The other kind of bipolar cells, OFF-centre cells,
display exactly the reverse behaviour: light on the
field's centre has an inhibitory (hyperpolarizing)
effect, while light on the surround has an excitatory
(depolarizing ) effect.
ON-centre Bipolar Cell
OFF-centre Bipolar Cell
of a Ganglion Cell
Just like bipolar cells, ganglion cells have concentric
receptive fields with a centre-surround antagonism.
But contrary to the two types of bipolar cells,
ON-centre ganglion cells and OFF-centre ganglion
cells do not respond by depolarizing or hyperpolarizing,
but rather by increasing or decreasing the frequency
with which they discharge action
That said, the response to the stimulation of
the centre of the receptive field is always inhibited
by the stimulation of the surround.
The receptive fields of the neurons
of the primary visual cortex are not circular,
but rectangular. They respond especially well
to rays of light that are oriented in a particular
direction. The cells whose receptive fields
thus respond to light with a specific orientation
are called simple cells.
These rectangular receptive fields often have
an ON centre band that responds positively to
light flanked by two OFF side bands that respond
to darkness. The diagram here shows that when
the beam of light is not oriented to follow the
ON band precisely, the stimulus is simply not
effective for this cell.
Simple Cell Receptive
The simple cell receptive fields in the primary visual
cortex are thought to be the result of the convergence
of several adjacent receptive fields of cells in the relay
that precedes it, the lateral
geniculate nucleus. Note, by the way, that the receptive
fields of this nucleus are still circular, like those of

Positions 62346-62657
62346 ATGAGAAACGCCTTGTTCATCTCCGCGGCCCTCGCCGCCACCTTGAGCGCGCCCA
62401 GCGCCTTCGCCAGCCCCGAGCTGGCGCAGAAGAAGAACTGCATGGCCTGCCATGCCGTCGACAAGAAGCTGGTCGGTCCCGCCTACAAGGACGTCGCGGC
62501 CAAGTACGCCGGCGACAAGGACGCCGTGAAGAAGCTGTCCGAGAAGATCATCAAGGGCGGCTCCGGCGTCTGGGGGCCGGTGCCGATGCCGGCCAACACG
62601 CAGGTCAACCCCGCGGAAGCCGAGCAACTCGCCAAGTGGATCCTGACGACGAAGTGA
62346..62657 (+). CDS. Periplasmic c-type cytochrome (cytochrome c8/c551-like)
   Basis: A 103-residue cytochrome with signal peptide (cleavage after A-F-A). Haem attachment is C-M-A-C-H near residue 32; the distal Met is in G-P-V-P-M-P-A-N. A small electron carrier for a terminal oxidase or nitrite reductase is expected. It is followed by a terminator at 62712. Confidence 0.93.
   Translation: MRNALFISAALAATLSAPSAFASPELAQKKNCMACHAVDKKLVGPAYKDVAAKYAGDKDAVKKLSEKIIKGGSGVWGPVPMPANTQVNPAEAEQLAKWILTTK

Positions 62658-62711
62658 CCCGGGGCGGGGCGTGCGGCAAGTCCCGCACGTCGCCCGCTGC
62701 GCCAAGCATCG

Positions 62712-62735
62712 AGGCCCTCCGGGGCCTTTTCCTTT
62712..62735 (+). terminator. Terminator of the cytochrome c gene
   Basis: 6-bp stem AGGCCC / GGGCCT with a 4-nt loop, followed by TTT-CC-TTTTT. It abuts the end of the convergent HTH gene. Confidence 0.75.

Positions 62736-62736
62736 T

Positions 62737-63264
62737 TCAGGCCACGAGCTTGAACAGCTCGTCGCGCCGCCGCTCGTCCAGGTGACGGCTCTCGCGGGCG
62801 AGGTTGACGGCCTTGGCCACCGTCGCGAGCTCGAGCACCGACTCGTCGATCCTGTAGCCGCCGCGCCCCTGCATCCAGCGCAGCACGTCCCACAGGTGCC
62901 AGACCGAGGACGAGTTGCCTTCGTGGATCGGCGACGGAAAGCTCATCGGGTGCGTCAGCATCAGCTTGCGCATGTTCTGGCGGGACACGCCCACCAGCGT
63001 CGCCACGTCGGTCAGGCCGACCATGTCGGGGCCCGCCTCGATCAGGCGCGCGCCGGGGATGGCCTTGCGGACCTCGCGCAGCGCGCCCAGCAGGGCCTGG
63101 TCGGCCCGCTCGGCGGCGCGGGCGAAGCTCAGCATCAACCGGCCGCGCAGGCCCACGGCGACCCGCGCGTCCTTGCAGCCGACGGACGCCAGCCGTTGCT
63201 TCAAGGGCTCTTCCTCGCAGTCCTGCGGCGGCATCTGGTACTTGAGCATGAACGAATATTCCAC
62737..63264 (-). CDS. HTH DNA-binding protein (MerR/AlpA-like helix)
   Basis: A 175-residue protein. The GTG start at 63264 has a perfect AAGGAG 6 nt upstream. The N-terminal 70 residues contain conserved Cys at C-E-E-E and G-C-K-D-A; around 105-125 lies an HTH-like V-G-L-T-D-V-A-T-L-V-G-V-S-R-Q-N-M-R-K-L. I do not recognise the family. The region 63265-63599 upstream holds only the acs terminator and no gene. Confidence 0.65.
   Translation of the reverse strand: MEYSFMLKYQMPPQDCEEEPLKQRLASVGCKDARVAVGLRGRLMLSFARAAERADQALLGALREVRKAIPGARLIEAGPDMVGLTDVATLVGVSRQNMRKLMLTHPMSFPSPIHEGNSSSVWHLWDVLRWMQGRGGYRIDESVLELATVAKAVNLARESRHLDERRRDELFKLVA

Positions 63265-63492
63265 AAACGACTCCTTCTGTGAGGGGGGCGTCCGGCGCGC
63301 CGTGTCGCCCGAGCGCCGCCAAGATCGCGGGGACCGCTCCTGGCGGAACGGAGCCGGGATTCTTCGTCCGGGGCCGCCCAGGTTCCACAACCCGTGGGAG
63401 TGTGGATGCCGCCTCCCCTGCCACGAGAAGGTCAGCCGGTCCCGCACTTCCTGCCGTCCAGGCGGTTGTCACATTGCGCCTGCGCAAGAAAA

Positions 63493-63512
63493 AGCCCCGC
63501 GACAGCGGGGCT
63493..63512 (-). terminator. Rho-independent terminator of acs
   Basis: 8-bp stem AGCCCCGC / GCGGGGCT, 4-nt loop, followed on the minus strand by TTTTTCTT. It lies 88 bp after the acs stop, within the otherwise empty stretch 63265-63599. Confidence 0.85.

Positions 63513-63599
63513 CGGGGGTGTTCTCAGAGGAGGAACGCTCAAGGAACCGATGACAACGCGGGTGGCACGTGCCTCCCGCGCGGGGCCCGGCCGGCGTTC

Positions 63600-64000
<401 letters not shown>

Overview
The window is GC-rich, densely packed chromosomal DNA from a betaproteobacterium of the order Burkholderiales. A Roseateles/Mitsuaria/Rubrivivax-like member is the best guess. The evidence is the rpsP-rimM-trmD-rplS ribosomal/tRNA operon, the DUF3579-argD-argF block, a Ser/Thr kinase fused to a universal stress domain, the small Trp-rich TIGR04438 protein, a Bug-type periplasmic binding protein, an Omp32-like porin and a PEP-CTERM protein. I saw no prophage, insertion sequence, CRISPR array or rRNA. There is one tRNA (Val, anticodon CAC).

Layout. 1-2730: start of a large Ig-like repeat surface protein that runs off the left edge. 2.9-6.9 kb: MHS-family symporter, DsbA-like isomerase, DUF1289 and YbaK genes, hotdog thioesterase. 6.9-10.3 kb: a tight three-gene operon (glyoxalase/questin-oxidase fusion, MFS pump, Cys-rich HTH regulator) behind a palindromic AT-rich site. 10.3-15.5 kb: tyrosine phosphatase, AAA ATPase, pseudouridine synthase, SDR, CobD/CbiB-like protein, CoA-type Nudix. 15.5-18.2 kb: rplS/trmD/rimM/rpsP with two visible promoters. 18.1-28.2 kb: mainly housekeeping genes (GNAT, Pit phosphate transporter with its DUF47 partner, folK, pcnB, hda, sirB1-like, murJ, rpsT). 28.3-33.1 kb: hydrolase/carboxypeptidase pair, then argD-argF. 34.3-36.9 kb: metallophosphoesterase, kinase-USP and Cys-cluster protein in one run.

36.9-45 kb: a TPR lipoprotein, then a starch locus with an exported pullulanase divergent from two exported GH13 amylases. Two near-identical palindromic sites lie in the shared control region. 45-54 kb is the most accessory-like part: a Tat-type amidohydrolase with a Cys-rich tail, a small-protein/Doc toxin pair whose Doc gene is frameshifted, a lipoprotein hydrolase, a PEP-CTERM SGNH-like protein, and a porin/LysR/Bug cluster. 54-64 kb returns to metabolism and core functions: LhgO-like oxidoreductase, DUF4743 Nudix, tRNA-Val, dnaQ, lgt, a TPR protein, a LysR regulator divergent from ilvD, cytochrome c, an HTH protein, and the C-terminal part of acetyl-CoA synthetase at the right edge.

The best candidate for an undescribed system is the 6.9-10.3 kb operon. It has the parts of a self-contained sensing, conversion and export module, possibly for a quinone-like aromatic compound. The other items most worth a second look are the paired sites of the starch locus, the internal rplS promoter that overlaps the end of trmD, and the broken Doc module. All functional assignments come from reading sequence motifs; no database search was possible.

its source, the ganglion neurons in the retina.
visual cortex is the first relay in
the visual pathways where information from the two
eyes is combined. In other words, a single cell in
this cortex may respond just as much to the stimuli
presented to one eye as to those presented to the
THE CELLULAR STRUCTURE OF THE VISUAL
In the visual cortex, the cell bodies of the neurons are
divided into six layers that typify the primate
neocortex. In this thin envelope of grey
matter, about 2 mm thick, the six layers are numbered
from I to VI, in Roman numerals, starting from the outside
(the layer in contact with the meninges).
Each layer is distinguished both by the type
of neurons that it contains and by the connections
that it makes with other areas of the brain.
Layer IV, for example, contains numerous stellate
cells, small neurons with dendrites that radiate
out around the cell body and receive connections from the lateral
geniculate nucleus. Thus this layer specializes largely
in receiving information.
Pyramidal cells are found
in several layers of the visual cortex and are the only type
of neurons that project axons outside
it. Each pyramidal cell has one large dendrite, called the
apical dendrite, that branches upward into the higher layers
of the cortex, and other dendrites that emerge from the base
of the cell. Of course, each pyramidal cell also has an axon,
which may be very long to reach distant areas of the brain.
Layers III, V, and VI contain large numbers of pyramidal
cells and consequently serve as output pathways for the visual
Layer I contains very few neurons.
It is composed of axons and dendrites from cells in the other